The Worcester Tree Initiative in partnership with the Blackstone Headwaters Coalition, the Environmental Protection Agency and the City of Worcester, is looking for 100 tree planting sites in  Main South and the Quinsigamond Village throughout the spring and fall.  We are looking for 50 spots where people want city trees planted in their front yard or in the grass strip along the sidewalk and 50 spots where people would like to plant a tree somewhere else in their yard.  So far – close to 50 locations have been identified and we are eager to finish our project by mid June.  Please contact the Worcester Tree Initiative by email: staff@treeworcester.org or by phone: 508-752-1800.  We are happy to get trees into your neighborhood!

This project has been made possible through the partnership of the City of Worcester, Worcester Tree Initiative and the Blackstone Headwaters Coalition and has been funded through a Healthy Communities grant from the Environmental Protection Agency.  The purpose of the project is to plant trees to make the Blackstone River healthier and to reduce flooding after storms in Worcester.

Worcester news you can use!

Free Trees and Less Stormwater
Community Meeting

Tomorrow! Wednesday, May 6


Quinsigamond Village Community Center

16 Greenwood St.

As part of our campaign to plant 100 trees in Quinsigamond Village and Main South neighborhoods of Worcester, Worcester Tree Initiative and the Blackstone Headwaters Coalition will be holding an informational meeting at the Quinsigamond Village Community center.

During the meeting we will be discussing the important roles that trees have to play in our environment, particularly when it comes to issues of water pollution and flooding.

We also want to know if you want to plant a tree in your yard along your street. We are giving the trees away for free!

The meeting is open to the public but the trees are only available to residents of Quinsigamond Village and Main South.

Whether you want a free tree or just want to learn we hope you will join us. Refreshments will be served.

Cancer Survivors and Caregivers to be Honored at
Relay For Life of Worcester

Local cancer survivors and their caregivers will take the celebratory first lap at the annual American Cancer Society Relay For Life of Worcester event on June 19 at Burncoat High School.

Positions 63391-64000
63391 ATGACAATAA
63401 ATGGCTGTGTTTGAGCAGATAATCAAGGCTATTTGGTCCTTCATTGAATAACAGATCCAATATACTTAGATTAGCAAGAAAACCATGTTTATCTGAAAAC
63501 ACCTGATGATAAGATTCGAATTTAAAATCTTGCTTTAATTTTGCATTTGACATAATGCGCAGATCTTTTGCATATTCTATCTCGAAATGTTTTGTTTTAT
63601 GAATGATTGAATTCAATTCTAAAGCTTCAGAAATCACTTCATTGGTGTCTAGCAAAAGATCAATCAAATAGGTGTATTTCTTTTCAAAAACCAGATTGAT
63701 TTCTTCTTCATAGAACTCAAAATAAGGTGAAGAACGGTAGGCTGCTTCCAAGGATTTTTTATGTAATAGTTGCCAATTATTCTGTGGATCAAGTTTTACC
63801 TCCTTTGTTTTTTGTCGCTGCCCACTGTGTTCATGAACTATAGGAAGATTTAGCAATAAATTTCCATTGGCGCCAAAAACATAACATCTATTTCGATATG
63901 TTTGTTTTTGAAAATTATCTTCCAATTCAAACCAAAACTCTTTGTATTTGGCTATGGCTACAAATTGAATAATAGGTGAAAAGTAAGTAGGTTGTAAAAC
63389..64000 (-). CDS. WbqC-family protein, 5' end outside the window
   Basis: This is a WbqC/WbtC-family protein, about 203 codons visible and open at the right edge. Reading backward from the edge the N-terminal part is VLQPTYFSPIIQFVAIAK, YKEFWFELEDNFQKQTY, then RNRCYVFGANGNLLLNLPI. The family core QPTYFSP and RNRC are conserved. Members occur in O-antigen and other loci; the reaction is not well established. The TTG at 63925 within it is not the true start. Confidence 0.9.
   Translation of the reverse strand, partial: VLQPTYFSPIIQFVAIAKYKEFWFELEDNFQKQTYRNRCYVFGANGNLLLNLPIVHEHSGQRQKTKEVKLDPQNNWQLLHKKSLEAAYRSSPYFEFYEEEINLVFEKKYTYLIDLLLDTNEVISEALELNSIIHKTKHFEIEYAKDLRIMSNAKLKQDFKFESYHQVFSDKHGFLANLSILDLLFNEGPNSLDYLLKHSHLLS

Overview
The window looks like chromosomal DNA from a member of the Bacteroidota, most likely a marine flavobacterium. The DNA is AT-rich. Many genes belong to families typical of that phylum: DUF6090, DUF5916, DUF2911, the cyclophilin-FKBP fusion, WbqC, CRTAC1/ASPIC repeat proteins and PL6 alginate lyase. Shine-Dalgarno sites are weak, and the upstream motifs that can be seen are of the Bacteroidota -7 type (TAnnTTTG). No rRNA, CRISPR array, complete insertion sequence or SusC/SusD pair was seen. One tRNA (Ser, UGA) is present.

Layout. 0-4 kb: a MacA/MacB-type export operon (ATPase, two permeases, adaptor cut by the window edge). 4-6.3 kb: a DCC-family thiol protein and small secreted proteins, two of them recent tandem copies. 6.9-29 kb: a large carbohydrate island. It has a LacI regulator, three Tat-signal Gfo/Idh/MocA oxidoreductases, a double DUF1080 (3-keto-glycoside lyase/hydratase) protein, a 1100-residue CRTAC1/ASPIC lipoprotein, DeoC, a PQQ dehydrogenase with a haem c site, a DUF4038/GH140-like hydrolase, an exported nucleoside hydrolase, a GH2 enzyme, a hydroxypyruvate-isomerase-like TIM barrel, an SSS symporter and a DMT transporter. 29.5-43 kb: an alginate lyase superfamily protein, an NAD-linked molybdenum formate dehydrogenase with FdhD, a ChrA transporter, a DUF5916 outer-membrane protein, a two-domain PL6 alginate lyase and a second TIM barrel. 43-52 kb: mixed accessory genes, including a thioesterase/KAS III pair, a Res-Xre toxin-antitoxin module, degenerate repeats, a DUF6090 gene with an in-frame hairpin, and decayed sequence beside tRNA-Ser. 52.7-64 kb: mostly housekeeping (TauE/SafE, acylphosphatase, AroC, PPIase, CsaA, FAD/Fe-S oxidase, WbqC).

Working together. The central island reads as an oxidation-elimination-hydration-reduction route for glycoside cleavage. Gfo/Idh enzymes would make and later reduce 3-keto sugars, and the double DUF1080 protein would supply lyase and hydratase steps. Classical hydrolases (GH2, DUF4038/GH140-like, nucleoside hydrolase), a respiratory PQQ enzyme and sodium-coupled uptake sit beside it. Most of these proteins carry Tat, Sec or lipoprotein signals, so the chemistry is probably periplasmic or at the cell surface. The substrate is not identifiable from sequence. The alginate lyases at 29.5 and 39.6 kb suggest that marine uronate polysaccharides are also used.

The Survivors Lap will start at 6:30 p.m., and anyone who has ever been diagnosed with cancer may participate.

As the survivors walk, other event participants will cheer them on in a demonstration of support and celebration.

The five-year survival rate for all cancers has risen to 68 percent, and there are an estimated 14 million Americans alive today who have been diagnosed with the disease.

The Relay For Life program is a community event where teams and individuals set up campsites at a school, park, or fairground and take turns walking or running around a track or path.

Each team has at least one participant on the track at all times. Four million people participated in more than 6,000 events worldwide last year. The money raised supports groundbreaking cancer research, education and prevention programs, and critical services for people facing cancer.

If you are a cancer survivor or caregiver and would like to take part in the Relay For Life of Worcester event, visit www.relayforlife.org/worcesterma



Congressman Jim McGovern introduced yesterday H.R. 2204, the Safe Communities Act, a bill that would give states and local communities the ability to regulate liquefied petroleum gas (LPG) rail transload facilities that are operated by a rail carrier.

“Communities ought to have a say in whether or not a hazardous LPG facility is sited in their backyard,” said Rep. McGovern.  “I am deeply troubled that no other federal, state, or local agency, besides the Surface Transportation Board (STB), has jurisdiction over a project that could potentially threaten the health and safety of hundreds of people, including hundreds of children.”

The filing of the bill comes in response to plans by the Grafton-Upton Railroad to build a 320,000 LPG storage and transloading facility in the Town of Grafton and the subsequent STB decision to pre-empt state and local zoning and environmental protection laws. If allowed to stand, the STB decision would pave the way for the construction of an LPG facility in a residential zone within Grafton’s water supply protection district.

“This issue is not new to Congress,” said Rep. McGovern. “The Safe Communities Act of 2015 is similar to a provision included in a bipartisan 2008 passenger rail bill that addressed health and safety concerns at railroad-owned and operated solid waste transfer facilities.”

The introduction of this bill follows Rep. McGovern’s filing of an amicus curiae brief in support of Grafton that he committed to at a January community meeting held in the town and moderated by State Senator Michael Moore.

On April 8, 2015, the United States District Court for the First Circuit (First Circuit) accepted the amicus curiae (or “friend of the court”) brief submitted by Rep. McGovern in March 2015 refuting the STB’s interpretation of federal law and congressional intent.  The accepted brief is in support of Grafton and its Board of Selectmen’s appeal of the STB’s January decision in favor of the Grafton and Upton Railroad.

Grafton appealed the STB decision to the First Circuit in October.  Grafton hopes to halt construction of the largest propane facility in the Commonwealth because of its close proximity to homes, a K-2 elementary school, a branch of the public library and a little league field.